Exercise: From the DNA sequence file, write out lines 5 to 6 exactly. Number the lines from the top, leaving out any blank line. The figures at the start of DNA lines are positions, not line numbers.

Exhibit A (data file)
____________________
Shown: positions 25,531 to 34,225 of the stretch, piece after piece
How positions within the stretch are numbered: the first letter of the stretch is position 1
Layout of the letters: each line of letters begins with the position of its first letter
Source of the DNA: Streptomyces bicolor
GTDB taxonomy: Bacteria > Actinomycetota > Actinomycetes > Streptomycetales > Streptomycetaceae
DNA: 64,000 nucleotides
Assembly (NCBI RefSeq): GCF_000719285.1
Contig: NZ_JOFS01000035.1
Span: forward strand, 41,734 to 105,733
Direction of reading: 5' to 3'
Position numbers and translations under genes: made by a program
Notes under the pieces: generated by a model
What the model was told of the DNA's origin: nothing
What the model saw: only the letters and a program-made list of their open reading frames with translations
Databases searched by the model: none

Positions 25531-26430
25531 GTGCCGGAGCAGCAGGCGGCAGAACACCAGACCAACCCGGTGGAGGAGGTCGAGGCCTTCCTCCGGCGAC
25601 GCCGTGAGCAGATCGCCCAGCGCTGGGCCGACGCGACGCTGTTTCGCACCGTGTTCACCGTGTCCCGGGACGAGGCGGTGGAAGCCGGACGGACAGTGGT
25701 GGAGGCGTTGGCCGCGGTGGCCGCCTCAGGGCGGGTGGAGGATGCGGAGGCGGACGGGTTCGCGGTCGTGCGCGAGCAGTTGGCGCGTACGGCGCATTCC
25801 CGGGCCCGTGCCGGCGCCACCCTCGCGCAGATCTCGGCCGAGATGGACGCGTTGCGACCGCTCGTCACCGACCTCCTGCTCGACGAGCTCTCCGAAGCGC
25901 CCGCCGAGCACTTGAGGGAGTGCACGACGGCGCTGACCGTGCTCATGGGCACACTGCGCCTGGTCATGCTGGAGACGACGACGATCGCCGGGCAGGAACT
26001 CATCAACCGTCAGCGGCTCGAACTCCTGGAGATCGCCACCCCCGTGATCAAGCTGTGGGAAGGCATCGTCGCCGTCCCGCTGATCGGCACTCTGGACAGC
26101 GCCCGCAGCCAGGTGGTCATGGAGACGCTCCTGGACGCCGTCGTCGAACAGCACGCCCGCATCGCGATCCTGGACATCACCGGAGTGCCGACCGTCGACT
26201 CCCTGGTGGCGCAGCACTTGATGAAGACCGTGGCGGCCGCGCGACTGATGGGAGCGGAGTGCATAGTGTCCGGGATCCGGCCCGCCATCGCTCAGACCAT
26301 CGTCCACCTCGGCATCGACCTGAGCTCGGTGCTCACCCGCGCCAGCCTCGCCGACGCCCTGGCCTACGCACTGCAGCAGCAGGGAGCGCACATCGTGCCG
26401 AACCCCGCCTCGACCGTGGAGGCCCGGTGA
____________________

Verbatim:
GTDB taxonomy: Bacteria > Actinomycetota > Actinomycetes > Streptomycetales > Streptomycetaceae
DNA: 64,000 nucleotides